How digital menu boards help drive restaurant sales

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Cutting edge visual displays and content creation and management systems were showcased last week at the Digital Signage Expo in Las Vegas.

For restaurants, the largest takeaways included a look behind best practices and usage at Dairy Queen and Wendy’s, where operators said digital menu boards and supporting technologies have increased sales, helped drive consumers to specific, margin-friendly items and helped inventory management.

On the exhibit floor, vendors displayed such items as wall-sized laser-plasma screens presenting full-motion, high-definition imagery that use less energy than a hair dryer, and bendable display technologies that present static or video images on curved or cylindrical surfaces.

Digital Signage Expo 2012, or DSE 2012, was co-located with the Digital Content Show and began last Tuesday and closed Friday. Nation’s Restaurant News is a media sponsor of the event.

“I get goose bumps thinking about it,” said Sue Culver, vice president of retail merchandising for International Dairy Queen, while discussing the potential of digital signage to more easily manage the presentation and promotion of 47 different menu types that exist for the chain’s DQ Grill & Chill, Brazier and “Limited” concept variations.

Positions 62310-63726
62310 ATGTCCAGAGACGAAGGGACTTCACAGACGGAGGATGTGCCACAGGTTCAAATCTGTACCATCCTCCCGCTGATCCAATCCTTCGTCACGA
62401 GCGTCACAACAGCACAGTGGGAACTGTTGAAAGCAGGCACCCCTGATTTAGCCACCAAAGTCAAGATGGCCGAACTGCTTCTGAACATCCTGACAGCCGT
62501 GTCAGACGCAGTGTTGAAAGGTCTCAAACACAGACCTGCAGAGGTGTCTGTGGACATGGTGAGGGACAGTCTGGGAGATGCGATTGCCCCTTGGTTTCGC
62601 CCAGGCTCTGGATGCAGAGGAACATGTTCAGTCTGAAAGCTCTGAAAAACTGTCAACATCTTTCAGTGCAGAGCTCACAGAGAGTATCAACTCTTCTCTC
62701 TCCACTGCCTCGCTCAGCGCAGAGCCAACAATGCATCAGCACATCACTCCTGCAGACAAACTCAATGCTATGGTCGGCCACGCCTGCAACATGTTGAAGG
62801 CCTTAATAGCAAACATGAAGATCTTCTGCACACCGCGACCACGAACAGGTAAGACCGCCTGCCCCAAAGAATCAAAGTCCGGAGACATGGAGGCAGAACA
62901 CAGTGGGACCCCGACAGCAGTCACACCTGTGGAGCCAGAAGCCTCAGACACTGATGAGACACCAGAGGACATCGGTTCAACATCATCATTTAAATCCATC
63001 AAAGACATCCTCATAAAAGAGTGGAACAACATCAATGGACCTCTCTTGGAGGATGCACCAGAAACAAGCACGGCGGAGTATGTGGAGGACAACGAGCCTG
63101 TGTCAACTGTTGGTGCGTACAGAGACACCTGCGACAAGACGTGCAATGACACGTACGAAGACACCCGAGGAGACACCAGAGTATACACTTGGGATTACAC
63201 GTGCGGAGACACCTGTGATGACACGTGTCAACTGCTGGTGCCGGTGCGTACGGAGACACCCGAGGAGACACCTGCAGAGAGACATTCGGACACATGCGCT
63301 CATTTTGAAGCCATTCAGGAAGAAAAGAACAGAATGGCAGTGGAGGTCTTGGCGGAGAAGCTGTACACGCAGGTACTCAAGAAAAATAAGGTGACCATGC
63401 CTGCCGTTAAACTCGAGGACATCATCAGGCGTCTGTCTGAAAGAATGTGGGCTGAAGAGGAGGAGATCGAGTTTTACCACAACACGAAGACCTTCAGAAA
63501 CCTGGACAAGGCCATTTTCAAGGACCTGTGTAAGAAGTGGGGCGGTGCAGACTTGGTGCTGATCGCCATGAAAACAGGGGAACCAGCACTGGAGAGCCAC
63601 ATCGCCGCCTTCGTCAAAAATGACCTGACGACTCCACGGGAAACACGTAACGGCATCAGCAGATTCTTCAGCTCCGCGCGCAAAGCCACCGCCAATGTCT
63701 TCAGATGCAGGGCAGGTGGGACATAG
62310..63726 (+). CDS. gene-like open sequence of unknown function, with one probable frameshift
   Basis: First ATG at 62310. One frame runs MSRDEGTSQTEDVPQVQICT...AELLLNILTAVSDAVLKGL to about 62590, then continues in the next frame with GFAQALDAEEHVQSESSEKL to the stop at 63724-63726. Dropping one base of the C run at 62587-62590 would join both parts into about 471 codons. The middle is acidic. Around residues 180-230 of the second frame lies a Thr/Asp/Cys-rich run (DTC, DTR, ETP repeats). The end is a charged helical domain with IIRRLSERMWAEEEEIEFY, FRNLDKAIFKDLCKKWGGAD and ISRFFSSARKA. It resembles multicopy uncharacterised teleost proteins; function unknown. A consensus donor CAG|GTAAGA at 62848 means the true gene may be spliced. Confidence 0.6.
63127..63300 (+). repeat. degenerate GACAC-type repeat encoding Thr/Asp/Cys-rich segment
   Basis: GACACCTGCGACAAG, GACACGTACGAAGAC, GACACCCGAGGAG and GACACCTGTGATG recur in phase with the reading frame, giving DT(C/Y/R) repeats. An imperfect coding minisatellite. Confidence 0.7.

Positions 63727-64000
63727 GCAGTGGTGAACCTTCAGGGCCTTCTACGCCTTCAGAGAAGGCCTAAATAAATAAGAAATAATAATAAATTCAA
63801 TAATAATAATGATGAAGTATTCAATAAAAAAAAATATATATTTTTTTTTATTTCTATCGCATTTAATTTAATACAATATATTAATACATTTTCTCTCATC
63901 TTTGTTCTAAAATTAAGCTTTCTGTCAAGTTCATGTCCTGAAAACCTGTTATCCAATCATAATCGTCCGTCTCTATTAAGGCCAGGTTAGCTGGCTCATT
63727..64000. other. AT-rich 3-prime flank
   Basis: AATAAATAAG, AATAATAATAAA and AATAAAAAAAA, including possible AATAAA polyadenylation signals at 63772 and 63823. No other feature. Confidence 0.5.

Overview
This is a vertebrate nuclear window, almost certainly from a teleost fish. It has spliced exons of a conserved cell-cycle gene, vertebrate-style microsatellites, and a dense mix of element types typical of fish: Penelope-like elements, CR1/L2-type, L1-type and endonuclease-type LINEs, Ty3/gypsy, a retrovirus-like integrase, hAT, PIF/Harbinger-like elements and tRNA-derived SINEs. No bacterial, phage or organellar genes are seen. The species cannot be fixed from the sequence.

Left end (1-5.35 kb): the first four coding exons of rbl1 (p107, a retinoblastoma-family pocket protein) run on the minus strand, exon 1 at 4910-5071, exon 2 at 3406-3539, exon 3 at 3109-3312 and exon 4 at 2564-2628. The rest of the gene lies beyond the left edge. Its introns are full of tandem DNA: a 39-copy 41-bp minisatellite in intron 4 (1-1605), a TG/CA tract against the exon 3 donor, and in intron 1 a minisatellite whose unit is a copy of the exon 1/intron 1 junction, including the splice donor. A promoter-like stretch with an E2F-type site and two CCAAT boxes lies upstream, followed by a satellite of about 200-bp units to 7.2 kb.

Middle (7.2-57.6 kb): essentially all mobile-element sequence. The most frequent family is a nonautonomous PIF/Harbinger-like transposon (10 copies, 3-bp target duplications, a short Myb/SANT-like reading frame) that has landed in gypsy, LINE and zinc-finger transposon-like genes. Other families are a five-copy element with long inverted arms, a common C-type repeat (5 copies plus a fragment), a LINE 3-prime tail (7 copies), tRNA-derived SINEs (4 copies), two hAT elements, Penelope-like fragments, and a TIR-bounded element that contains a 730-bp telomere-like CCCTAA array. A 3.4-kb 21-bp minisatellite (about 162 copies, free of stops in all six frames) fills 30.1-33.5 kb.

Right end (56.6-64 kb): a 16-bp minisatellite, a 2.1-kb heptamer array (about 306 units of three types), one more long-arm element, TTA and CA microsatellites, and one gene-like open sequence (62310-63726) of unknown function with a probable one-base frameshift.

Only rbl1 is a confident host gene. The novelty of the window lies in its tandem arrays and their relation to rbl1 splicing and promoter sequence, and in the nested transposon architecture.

The 5,900-plus-unit Dairy Queen system has tested digital boards that display multimedia menu messaging — but do not list the full menu or regular prices — in 12 restaurants in the United States and Canada. In January, the chain began to roll them out.

Culver was part of a DSE 2012 educational panel, “Digital Menu Boards in QSR. Why Now?” that also featured Bob Lopez of JMJ LLC, a 16-unit Wendy’s franchisee and Rick Engels, vice president of business development for point-of-sale and digital signage vendor Wand Corp.

Culver, who said she believes “digital is the future in menu board merchandising,” explained that in test units, more than 80 percent of the time, the quantity of an item sold increased on a year-over-year basis when it was featured on the digital signage’s promotional playlist.

The digital boards Dairy Queen has tested can be used to deliver upsell messaging, such as suggestions that guests add a specific beverage with a food item; promote items not normally shown on the menu, such as highly profitable ice cream cakes; and help manage inventory by featuring items that use overstocked ingredients or promoting a different item when a unit runs out of a key ingredient for a limited-time offer, she said.

Chains using networked digital signage technology can also better control store-level compliance with systemwide promotional schedules by pushing down from headquarters or switching on appropriate content on the allotted day and time, Culver said. At Dairy Queen, franchisees will have the ability to override such franchisor actions should extraordinary circumstances arise, such as a situation in which a franchisee did not receive LTO-related ingredients by the scheduled start of a promotion.